makeup-cosmetics-dermatology-skin

Makeup Applied to Facial Features Improves Perceived Skin Evenness

MedicalResearch.com Interview with:

Carlota Batres, Ph.D. Assistant Professor, Department of Psychology Director, Preferences Lab PreferencesLab.com Franklin and Marshall College

Dr. Batres

Carlota Batres, Ph.D.Assistant Professor, Department of PsychologyDirector, Preferences Lab
PreferencesLab.comFranklin and Marshall College

MedicalResearch.com: What is the background for this study?

Response: Previous research has found that complexion-oriented makeup products, such as foundation and concealer, make the skin appear more even. Interestingly, though, the effect size of perceptual judgements has been found to be larger than the effect size of physical measurements, suggesting that there are factors affecting the perception of skin evenness that are not captured by the physical measurements of isolated skin patches.

MedicalResearch.com: What are the main findings?

Response:  Whether makeup was applied digitally (Study 1) or by a professional makeup artist (Study 2), participants rated the skin as appearing more even in the condition with makeup applied only to the features compared to the condition with no makeup.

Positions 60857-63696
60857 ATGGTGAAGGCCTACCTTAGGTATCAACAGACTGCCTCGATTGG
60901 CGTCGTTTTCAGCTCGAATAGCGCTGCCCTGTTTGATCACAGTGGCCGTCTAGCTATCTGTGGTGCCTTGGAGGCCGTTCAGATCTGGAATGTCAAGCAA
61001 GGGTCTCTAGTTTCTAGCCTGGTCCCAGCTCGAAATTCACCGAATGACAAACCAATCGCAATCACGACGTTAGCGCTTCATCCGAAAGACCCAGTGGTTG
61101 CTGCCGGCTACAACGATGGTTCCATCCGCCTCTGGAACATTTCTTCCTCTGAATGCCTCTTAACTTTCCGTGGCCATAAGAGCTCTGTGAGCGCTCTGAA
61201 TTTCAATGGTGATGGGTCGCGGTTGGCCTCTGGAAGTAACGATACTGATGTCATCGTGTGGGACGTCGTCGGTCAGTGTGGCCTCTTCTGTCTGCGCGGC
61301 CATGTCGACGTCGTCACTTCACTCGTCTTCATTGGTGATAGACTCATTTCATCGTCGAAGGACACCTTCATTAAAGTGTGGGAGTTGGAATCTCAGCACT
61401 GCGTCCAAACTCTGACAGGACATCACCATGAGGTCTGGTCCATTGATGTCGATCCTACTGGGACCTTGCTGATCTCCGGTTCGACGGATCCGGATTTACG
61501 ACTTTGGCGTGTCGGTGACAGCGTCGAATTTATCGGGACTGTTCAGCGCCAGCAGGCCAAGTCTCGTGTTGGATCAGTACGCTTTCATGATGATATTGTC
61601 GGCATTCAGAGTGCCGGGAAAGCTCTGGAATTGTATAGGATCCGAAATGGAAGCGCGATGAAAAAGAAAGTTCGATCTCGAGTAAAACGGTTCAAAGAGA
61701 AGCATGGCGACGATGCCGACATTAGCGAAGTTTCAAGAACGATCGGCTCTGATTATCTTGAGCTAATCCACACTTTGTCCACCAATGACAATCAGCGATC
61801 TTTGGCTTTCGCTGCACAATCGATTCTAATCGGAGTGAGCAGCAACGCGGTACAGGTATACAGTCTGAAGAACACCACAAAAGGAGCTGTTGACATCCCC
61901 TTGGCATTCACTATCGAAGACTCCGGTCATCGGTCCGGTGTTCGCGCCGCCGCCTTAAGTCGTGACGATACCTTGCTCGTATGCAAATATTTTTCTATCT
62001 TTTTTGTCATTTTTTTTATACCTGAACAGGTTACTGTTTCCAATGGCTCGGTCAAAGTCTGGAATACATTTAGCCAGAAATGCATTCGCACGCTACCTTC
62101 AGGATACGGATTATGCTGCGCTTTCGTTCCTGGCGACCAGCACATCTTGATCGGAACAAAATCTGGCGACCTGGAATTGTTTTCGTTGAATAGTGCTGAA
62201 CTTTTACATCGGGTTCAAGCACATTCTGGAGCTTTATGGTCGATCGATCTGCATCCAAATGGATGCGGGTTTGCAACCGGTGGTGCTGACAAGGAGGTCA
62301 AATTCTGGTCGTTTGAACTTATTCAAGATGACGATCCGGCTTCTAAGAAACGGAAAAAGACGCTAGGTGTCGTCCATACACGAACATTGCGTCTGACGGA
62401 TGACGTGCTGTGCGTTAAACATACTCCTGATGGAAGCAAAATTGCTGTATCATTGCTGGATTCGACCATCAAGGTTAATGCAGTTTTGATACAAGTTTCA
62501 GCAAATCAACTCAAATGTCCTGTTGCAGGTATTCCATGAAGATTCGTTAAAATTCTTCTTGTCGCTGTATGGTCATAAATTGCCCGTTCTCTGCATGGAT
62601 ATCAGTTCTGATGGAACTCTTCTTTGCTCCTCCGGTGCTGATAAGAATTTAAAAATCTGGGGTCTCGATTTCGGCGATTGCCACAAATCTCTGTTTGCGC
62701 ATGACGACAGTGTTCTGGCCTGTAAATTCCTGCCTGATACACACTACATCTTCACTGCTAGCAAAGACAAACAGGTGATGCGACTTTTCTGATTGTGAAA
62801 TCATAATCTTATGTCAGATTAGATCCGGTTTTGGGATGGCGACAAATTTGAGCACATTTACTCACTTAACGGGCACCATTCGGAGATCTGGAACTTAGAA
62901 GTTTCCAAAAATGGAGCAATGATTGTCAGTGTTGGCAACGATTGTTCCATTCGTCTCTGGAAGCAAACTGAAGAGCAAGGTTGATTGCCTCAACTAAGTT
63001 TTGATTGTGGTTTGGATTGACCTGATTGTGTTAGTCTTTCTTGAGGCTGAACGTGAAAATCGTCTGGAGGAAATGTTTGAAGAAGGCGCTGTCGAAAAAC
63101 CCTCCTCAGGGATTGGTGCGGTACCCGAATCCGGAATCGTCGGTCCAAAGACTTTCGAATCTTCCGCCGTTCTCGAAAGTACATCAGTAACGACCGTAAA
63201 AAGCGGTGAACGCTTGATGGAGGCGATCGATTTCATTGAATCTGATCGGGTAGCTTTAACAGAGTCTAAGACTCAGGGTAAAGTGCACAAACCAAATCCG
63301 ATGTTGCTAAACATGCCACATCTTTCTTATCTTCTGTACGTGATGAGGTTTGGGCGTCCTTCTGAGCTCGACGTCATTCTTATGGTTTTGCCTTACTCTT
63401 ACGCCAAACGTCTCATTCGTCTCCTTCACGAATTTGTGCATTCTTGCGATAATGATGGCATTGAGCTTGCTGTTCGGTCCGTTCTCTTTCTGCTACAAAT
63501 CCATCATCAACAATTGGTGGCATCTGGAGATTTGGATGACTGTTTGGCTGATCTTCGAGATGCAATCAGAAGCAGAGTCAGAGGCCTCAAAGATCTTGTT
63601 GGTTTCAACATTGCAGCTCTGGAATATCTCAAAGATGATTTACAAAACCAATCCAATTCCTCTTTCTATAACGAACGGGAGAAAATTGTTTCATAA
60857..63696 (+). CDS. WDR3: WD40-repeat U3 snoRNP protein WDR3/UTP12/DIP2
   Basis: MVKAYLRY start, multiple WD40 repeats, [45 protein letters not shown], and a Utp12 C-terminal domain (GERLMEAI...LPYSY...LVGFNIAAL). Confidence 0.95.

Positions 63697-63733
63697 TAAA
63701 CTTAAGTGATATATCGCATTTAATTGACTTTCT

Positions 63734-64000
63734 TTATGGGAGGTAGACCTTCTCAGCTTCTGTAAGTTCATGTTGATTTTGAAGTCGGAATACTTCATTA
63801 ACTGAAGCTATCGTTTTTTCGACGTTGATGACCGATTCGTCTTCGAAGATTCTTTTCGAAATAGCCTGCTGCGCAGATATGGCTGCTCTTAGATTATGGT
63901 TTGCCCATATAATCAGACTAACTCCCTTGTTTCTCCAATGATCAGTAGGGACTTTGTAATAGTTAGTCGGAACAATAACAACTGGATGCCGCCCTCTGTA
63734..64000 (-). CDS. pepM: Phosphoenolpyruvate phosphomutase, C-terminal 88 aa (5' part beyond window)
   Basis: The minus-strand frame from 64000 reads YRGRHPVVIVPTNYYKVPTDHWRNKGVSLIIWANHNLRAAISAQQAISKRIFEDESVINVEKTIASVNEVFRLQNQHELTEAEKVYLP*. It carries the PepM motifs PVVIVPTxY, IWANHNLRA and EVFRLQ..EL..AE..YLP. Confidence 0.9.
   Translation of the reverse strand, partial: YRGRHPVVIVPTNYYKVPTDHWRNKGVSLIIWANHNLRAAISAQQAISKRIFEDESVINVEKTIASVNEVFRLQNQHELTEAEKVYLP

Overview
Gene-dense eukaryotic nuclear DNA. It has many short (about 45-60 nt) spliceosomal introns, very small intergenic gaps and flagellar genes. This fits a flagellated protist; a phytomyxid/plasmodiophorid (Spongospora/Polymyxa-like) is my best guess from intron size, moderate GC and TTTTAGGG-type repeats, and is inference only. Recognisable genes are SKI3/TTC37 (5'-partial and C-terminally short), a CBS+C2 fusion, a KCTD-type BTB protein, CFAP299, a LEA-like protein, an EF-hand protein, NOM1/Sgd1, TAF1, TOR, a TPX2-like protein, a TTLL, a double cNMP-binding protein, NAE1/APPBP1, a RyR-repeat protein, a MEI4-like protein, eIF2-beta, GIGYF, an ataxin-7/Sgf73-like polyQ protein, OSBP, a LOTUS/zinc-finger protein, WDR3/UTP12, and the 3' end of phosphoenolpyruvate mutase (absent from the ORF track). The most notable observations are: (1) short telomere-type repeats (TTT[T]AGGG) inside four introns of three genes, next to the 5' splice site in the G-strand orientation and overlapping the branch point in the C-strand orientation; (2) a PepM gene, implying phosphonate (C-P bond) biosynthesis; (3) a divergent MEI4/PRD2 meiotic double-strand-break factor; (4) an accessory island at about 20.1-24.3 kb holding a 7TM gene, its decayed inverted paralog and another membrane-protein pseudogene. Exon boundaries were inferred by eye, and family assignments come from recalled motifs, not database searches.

MedicalResearch.com: What should readers take away from your report?

Response: Cosmetics make skin appear more even not only through products like foundation and concealer that are applied directly to the skin, but also through products like lipstick and mascara that are applied to the features.

MedicalResearch.com: What recommendations do you have for future research as a results of this study?

Response: This study demonstrates that makeup affects skin appearance not only through the application of products to the skin, but also by modifying the visual context of the skin, and future research should further investigate this contextual modification of skin appearance.

Citation:

Carlota Batres, Richard Russell, Maya Workowski,
Makeup applied to facial features increases perceived skin evenness,
Vision Research,
Volume 202, 2023,108144, ISSN 0042-6989,
https://doi.org/10.1016/j.visres.2022.108144.

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